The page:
updated: 4/23/2012 7:11:18 AM
Groundbreaking inventor Dean Kamen is set to give Rose-Hulman Institute of Technology's 2012 commencement address. He will deliver the presentation next month in Terre Haute. Kamen holds hundreds of patents, invented the first wearable insulin pump and founded a well-known research and development operation.
April 20, 2012
TERRE HAUTE, Ind. -- Rose-Hulman Institute of Technology President Matt Branam announces that world-famous inventor, innovator, entrepreneur and advocate for science and technology education, Dean Kamen, will deliver the commencement address at the Institute’s 134th commencement on May 26.
“Dean Kamen is a man who inspires us not only for his inventiveness and success, but for his tireless devotion to young people around the world,” said President Branam. “As the founder of FIRST® (For Inspiration and Recognition of Science and Technology), an organization dedicated to introducing young minds to science and technology, Dean Kamen has set more young people on the path to becoming engineers and scientists in America than perhaps any other individual.”
Carlotta Berry, Ph.D., Rose-Hulman’s Director of the Multidisciplinary Minor in Robotics, has been a volunteer judge in the FIRST Robotics Competition since 2007. “I know dozens of students who gained their inspiration to enroll at Rose-Hulman and to pursue a career in technological innovation after their experiences in Kamen’s FIRST organization. For many of our graduating seniors, seeing Kamen in person and hearing him speak will be the crowning moment when a dream that began as youngsters is achieved as they receive their degrees from our esteemed institution,” she said.
Kamen founded FIRST in 1989 and by 2011 was serving more than 250,000 young people, ages 6 to 18, in more than 50 countries.
"I am excited to visit Rose-Hulman for the first time. Its reputation for inspiring young people to become innovative technology leaders is well known. Rose-Hulman is a true partner in my mission to help young people become scientists and engineers," said Kamen.
As an inventor, Kamen holds more than 440 U.S. and foreign patents, many of them for innovative medical devices that have expanded the frontiers of health care worldwide. While still a college undergraduate, he invented the first wearable infusion pump, which rapidly gained acceptance from such diverse medical specialties as chemotherapy, neonatology and endocrinology. In 1976, he founded his first medical device company, AutoSyringe, Inc., to manufacture and market the pumps. At age 30, he sold that company to Baxter Healthcare Corporation. By then, he had added a number of other infusion devices, including the first wearable insulin pump for diabetics.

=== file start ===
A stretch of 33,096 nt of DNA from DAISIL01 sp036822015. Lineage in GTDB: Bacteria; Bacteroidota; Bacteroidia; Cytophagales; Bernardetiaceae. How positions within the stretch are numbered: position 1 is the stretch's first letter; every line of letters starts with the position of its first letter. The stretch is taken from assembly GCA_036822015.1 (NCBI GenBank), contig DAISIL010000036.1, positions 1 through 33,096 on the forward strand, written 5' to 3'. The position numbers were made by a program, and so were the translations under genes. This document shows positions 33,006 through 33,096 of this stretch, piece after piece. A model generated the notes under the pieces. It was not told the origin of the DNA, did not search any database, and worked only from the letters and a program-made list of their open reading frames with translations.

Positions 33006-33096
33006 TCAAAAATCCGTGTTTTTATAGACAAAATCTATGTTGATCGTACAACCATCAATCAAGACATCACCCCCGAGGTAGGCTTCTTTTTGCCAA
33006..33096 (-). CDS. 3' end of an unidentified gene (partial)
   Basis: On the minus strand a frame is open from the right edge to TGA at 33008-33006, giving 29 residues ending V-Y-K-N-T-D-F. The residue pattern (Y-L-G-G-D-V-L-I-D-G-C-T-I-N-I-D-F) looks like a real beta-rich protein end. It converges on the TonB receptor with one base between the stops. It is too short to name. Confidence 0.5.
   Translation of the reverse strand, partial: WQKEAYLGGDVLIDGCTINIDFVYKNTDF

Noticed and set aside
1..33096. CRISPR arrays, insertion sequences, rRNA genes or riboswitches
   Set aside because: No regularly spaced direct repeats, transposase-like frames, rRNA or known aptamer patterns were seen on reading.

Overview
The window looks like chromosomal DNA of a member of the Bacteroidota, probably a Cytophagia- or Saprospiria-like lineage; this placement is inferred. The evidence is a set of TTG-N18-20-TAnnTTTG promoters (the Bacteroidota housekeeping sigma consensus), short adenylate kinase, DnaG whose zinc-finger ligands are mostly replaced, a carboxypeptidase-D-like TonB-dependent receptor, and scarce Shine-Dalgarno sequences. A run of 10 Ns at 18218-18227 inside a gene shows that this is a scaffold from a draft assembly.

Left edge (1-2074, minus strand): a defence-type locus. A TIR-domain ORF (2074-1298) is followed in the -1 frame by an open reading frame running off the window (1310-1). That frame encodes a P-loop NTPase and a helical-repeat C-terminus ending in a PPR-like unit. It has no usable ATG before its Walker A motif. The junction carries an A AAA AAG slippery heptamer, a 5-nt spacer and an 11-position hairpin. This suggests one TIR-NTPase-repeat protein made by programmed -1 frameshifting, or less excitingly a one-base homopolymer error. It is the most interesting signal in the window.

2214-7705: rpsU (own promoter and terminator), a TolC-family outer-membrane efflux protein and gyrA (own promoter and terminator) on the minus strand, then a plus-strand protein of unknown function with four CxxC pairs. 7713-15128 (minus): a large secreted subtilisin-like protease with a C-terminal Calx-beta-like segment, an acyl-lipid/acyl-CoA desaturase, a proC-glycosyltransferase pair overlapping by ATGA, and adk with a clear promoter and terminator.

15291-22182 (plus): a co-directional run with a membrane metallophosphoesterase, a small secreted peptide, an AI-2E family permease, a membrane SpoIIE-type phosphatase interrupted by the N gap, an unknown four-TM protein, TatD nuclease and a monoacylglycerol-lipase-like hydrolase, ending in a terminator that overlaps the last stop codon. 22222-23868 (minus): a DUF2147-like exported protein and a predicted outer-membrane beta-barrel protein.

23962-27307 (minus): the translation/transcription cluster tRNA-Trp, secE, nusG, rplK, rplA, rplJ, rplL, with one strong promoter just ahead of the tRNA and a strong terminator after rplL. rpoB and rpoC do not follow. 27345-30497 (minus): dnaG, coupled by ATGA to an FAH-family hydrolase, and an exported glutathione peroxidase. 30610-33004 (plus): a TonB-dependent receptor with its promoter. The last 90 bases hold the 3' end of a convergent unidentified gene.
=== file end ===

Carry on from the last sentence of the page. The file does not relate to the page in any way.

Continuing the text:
Following the sale of AutoSyringe, Inc., Kamen founded DEKA Research & Development Corporation to develop internally generated inventions as well as to provide research and development for major corporate clients.
In addition to DEKA, one of Kamen's proudest accomplishments is founding FIRST. High school-aged participants are eligible to apply for more than $14 million in scholarships from Rose-Hulman and other leading colleges, universities and corporations. Studies have shown that FIRST alumni are highly motivated to pursue careers in science and engineering, thus fulfilling Kamen's goal of inspiring the next generation of technological leaders.
Kamen has received many awards for his efforts. Notably, he was awarded the 2000 National Medal of Technology by President Bill Clinton in recognition for inventions that have advanced medical care worldwide, and for innovative and imaginative leadership in awakening America to the excitement of science and technology. Kamen was also awarded the Lemelson-MIT Prize in 2002, and was inducted into the National Inventors Hall of Fame in 2005.
About Rose-Hulman Institute of Technology
Founded in 1874, Rose-Hulman Institute of Technology offers a rigorous, hands-on education that stresses development of technical and interpersonal skills in an environment characterized by close personal attention for every student. The college, located in Terre Haute, Ind., has an enrollment of 1,900 undergraduate students and 100 graduate students. For 13 consecutive years, Rose-Hulman has been rated the top undergraduate engineering college in the nation that offers the bachelor's or master's degree as its top degree in engineering. The ranking is based on a national survey of deans and senior faculty conducted by U.S. News & World Report for its college guidebook. Rose-Hulman’s emphasis on undergraduate education has also been recognized by The Princeton Review and www.RateMyProfessors.com, which cited six of the Institute’s professors for this year’s Best 300 Professors book. Learn more about Rose-Hulman at www.rose-hulman.edu.